ERBIL (Kurdistan 24) – A group of lawmakers from the Kurdistan Region Parliament's committee on disputed territories visited areas within them to investigate claims that Kurdish residents have been the target of a campaign of “Arabization,” the term used for policies that favor ethnic Arabs to the detriment of other Iraqi ethnicities.
“It was the Kurdistan Parliament's decision to establish several committees to visit the disputed areas to investigate the recent incidents such as crop fires and attempts of enacting the Arabization process in villages with Kurdish populations,” committee member Liza Falakadin told Kurdistan 24.
Parliamentary officials announced the creation of the committee in late May in response to growing numbers of reports of such incidents.
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”In our first visit, we came to the office of the representative of the Kurdistan Parliament in Kirkuk’s [town of] Qarahanjir to meet with the people and gather the facts,” Falakadin continued.
“After the meetings, we will present our findings to the parliament which in turn will present them to the Iraqi parliament, the United Nations, and the international community for the proper action.”
Deputy Speaker of the Iraqi Parliament Bashir Haddad said in a press conference that “in Baghdad, a council for the disputed territories has been established with representatives from the UN and we expect the problems in the Kurdistani [disputed] areas to be addressed in the near future.”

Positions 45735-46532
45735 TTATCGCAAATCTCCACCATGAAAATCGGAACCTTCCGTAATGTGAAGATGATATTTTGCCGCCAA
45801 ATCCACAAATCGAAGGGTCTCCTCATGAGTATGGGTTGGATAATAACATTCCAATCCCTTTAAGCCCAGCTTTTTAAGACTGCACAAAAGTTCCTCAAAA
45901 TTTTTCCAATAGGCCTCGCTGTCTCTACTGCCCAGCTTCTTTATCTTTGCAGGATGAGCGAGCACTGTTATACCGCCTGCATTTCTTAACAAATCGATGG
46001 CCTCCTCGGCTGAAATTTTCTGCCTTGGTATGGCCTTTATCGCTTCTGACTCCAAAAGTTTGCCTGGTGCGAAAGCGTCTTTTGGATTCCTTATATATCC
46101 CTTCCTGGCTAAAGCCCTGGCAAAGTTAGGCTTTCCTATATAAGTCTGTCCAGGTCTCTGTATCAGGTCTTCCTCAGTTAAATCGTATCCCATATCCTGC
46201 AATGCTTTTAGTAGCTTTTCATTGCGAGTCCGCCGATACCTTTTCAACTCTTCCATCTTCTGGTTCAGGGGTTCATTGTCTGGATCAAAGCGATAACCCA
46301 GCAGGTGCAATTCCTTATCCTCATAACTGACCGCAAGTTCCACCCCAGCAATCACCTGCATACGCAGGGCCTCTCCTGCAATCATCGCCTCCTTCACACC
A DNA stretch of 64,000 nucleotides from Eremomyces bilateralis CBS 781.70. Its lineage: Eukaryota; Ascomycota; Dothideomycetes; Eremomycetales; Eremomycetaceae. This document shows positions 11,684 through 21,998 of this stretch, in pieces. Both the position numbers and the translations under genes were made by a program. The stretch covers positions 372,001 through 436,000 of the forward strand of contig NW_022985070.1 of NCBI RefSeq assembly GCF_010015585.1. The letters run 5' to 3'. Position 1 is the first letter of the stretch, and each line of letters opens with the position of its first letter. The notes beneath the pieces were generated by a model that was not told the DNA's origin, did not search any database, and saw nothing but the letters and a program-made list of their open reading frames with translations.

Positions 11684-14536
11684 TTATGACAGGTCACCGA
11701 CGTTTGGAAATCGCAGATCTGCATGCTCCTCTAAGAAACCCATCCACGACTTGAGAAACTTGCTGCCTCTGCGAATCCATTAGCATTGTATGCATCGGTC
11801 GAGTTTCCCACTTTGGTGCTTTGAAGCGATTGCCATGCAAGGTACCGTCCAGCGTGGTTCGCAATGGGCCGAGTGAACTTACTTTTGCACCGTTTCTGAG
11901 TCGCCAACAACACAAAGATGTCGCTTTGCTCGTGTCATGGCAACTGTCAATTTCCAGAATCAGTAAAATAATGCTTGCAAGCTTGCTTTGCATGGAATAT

Haddad, also added, “The solution to security gaps in the disputed areas is solid coordination between Peshmerga forces and Iraqi security forces.”
Iraqi forces have been in charge of Kirkuk and other disputed territories since October when they and militias from the Popular Mobilization Forces (PMF) drove Peshmerga from the province following the Kurdistan Region's independence referendum held the month before.
Since then, Kurdish residents of disputed territories have complained on multiple occasions in several areas about being pressured by Arabs to leave their homes and other property.
In late June, a spokesperson for the Kurdistan Democratic Party’s (KDP) leadership council in Kirkuk claimed that over 12,000 Arab families who occupied land in Kirkuk before 2003 were returning once again to reclaim their former lands.
According to the official, the Arab families “were given compensation in the form of lands and financial means under Article 140 of the Iraqi Constitution to return to their governorates and homes” after 2003.
“However, following the events of October 2017, they are gradually returning to Kirkuk in an attempt to occupy Kurdish lands once again.”
According to Article 140 of the Iraqi Constitution, the fate of disputed territories between Erbil and Baghdad requires a referendum in the contested areas so people can decide whether they want to be governed by the KRG or the Iraqi government. However, no such referendum has taken place despite the deadline having passed over a decade ago.
Editing by John J. Catherine